‘Yet another Christmas has come — and gone.’
When you were a kid, did you have an Advent Calendar? If you did, you got it around the first of December, hung it somewhere handy, like on the fridge, then every day you opened this little numbered door to reveal a gift or an animal or an ornament. Whatever was behind that little door didn’t really matter. It was just fun to do, and added a sort of ‘countdown drama’ to your already-overexcited anticipation of Christmas. (BTW, I just googled ‘Advent Calendar’ and guess what? It was invented by Lutherans.)
[I remember that The Child had a particularly clever Advent Calendar (a gift, natch) made of felt with little toys and ornaments that stuck to it with velcro. It’s buried somewhere in a bag full of (now underutilized) ornaments, ready to be unearthed and pressed back into action at some future (extremely hypothetical at this point) grandchild-populated date.]
But even if you weren’t a Little Lutheran armed with an Advent Calendar, waiting for Christmas was a pretty exciting time. We Henrys got so jazzed that we called December 23rd ‘Christmas Eve Eve’ and sometimes even December 22nd was dubbed ‘Christmas Eve Eve Eve’. But that’s nothing compared to one of my Facebook friends who posted on June 25 that it was ‘just six months until Christmas’. Now that’s a person who’s really got her Christmas Countdown down.
And when Actual Christmas actually arrived? Well. Big times. We Lutherans, at least those of us of the Swedish persuasion, had big doings on Christmas Eve. (Check out ‘(N)o Tannenbaum’ and ‘Who’s yer Santa?’ for festive details.) These festivities usually involved opening a present, or perhaps two.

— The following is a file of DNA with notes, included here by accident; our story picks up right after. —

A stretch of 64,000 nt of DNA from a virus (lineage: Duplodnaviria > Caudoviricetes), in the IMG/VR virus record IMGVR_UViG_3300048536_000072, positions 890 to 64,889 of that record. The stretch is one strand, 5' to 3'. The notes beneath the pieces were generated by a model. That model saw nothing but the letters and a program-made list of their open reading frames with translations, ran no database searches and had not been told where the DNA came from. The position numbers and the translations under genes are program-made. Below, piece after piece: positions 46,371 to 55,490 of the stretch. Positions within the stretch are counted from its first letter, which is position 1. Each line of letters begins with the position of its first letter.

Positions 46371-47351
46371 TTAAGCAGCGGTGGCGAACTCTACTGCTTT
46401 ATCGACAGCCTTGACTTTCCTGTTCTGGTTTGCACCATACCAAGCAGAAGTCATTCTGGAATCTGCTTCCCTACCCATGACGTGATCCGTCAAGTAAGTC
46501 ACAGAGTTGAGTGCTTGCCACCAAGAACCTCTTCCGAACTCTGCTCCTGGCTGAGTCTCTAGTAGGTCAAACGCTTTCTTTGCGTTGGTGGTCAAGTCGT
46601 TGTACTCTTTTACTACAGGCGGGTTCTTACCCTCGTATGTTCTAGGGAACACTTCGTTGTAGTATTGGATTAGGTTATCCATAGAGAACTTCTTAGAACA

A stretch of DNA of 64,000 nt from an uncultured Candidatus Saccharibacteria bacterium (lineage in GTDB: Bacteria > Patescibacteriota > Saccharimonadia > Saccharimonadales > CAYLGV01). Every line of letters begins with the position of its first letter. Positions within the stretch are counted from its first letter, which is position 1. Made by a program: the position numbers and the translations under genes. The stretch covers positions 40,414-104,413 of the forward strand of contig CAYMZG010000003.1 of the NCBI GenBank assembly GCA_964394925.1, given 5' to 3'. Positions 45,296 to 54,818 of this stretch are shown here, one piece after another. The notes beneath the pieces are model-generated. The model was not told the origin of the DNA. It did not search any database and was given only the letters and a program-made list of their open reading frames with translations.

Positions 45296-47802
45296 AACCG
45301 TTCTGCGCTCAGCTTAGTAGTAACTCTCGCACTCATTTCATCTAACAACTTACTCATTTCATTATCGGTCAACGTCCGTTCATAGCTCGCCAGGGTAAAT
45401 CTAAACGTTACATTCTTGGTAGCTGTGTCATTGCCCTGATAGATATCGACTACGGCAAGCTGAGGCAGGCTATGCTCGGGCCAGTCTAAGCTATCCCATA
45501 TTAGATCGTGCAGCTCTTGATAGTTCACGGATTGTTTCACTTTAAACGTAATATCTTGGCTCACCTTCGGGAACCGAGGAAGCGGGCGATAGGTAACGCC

But Christmas morning, after Santa had made his rounds, well that was the Big Exciting Time, at least for gift-opening at our house. I think many of us can remember being awakened at dawn’s early light by small people whose heads barely cleared parental bed-level. ‘He’s been here! Come look at all the presents!’ Which is why family photos of gifts being unwrapped usually feature groggy parents clutching coffee mugs, and kids in jammies. Well. Everyone’s in jammies, actually. My Favorite Sister always serves what she calls ‘Happy Coffee’ to make up for her lack of sleep and forgone grooming opportunities.
But now, even if I weren’t writing this on the 29th, I would definitely know that Christmas has come — and gone. There are no more carols on the radio. No more presents under the tree. (At least not wrapped ones.) Why, at the Metropolitan Museum yesterday, the guard wished me ‘Happy New Year’ instead of ‘Happy Holidays’ or the these-days-very-daring ‘Merry Christmas’.
But before we leave Christmas in the twinkly tinsel dust, let’s talk a little more about those presents. With a few memorable exceptions (Ruth, I’m talking about your golden-haired doll. Mom, I’m remembering your roller skates in the ‘hair ribbon’ box), I’m thinking we remember the anticipation of the gift even more than the actual gift. And that what we really treasure are the memories wrapped around each one.
So I’ll leave you with my best wishes for wonderful memories of Christmas 2015. And I’ll share one of my favorites with you. This is a gift from The Child that I couldn’t bear to ‘cash’. After all, a made bed only lasts till it’s slept in again. This coupon lives on in my desk drawer, where, jumbled in among the paper clips and business cards, it continues to give me a lift every time I come across it.
New York City. December 2015